Understanding the Property Tax Process
The County Property Assessment and Appeal Process
What’s My Property Worth?
Let’s begin by understanding where property assessment occurs in the property tax process.
NOTE - Please be advised that this document is for general informational purposes only, is not legal advice, you should consult with your legal counsel regarding your specific rights or responsibilities.
First – The County Assessor finds the market valuation for every property throughout the county for assessment purposes. Assessment notices are mailed out at the end of May.
Second – Taxing districts establish their budgets – There are about 45 taxing districts and several special assessments in Kootenai County. A typical property will lie within the boundaries of 4-10 of these taxing districts. Each of those taxing districts are made up of elected board members. These boards will develop their budget for the upcoming fiscal year. Each board will predict anticipated revenues verses expenses and the remaining balance becomes the requested property tax levy (budget $ needed that must come from property taxes) for each taxing district. This budget formation activity typically occurs during the months of April through August. All budget meetings are open to the public.
Third – The County Auditor calculates a levy rate – This is accomplished by dividing the total tax levy by the total valuation of all properties within the boundaries of each of the 44 taxing districts. This decimal property tax levy rate value (example .002020179) is then multiplied against the assessed valuation of your property after exemptions. This produces that property’s fair share of the monies needed by each taxing district. If there are separate voter approved levies or bonds they are also calculated. This calculation activity occurs in the months of October and November and is computed for each of the over 90,000 properties in Kootenai County.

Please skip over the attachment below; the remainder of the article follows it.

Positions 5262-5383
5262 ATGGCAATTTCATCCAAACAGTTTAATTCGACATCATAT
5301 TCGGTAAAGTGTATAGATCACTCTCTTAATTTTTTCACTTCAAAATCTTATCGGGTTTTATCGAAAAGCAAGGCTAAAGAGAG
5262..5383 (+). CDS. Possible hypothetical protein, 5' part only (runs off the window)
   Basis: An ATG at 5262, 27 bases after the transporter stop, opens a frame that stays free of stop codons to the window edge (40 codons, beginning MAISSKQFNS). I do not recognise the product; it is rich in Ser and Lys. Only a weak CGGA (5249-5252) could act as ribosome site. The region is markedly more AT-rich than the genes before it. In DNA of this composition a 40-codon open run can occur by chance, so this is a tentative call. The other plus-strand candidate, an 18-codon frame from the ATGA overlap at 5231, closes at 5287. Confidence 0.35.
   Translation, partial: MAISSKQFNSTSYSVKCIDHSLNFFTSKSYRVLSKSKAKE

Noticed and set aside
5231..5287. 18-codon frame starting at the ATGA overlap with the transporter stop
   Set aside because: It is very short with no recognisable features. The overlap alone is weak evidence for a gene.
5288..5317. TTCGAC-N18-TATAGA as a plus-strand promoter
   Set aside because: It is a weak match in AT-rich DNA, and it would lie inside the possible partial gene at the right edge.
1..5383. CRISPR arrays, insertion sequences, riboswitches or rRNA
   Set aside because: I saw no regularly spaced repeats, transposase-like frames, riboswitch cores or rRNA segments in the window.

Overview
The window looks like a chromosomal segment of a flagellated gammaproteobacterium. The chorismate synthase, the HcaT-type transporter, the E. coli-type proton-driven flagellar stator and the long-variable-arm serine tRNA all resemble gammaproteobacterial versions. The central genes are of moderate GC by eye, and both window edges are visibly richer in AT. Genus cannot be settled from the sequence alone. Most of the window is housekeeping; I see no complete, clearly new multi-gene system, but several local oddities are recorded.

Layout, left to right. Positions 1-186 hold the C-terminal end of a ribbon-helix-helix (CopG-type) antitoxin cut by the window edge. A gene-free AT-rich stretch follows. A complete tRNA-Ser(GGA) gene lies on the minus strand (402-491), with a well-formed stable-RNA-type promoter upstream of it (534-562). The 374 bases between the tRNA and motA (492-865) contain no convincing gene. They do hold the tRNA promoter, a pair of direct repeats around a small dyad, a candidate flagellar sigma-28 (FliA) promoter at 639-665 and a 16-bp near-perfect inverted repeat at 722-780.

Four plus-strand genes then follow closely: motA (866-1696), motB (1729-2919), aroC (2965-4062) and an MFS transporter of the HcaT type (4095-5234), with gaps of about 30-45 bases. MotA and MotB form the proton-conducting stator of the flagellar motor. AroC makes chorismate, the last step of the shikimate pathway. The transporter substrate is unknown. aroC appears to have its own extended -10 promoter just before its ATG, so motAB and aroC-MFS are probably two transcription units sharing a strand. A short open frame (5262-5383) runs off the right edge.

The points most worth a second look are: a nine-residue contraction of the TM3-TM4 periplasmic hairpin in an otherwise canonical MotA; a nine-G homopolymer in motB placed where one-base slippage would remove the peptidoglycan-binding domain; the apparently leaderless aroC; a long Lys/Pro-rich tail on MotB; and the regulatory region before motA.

Fourth – On behalf of all the taxing districts the County Treasurer creates each property tax bill – The Property Tax bills are mailed out at the end of November.
Fifth – Payments are received – The Treasurer and Auditor distribute the tax levy dollars to each respective taxing district that they are due.
You received your assessment notice, now what?
Idaho’s property tax system depends on all properties being assessed accurately. Annual property assessment reviews are how each property owner can be assured each property is being assessed equally to reflect market conditions in your neighborhood. A property worth $1 million should be assessed at $1 million. A property worth $100,000 should be assessed at $100,000. In this manner, property owners can be assured that everyone is paying their fair share of the tax burden. No more, no less. Your property assessment value is a reflection of what your property would likely sell for if listed for sale as of January 1st of the current year.
Review the statement for accuracy
- Is the property size correct? (i.e. 5.0 acres)
- Do the valuations of the property and improvements to the property seem reasonable based on market sales in your neighborhood?
- Did you make any improvements to your property in the last few years that may have caused the property value to increase?
- Is there something not typical about your home compared to other homes in the neighborhood that would make its market value significantly less than others in your neighborhood?
- Do you have other improvements (shop, landscaping, paving, concrete, etc) that might increase your value above others?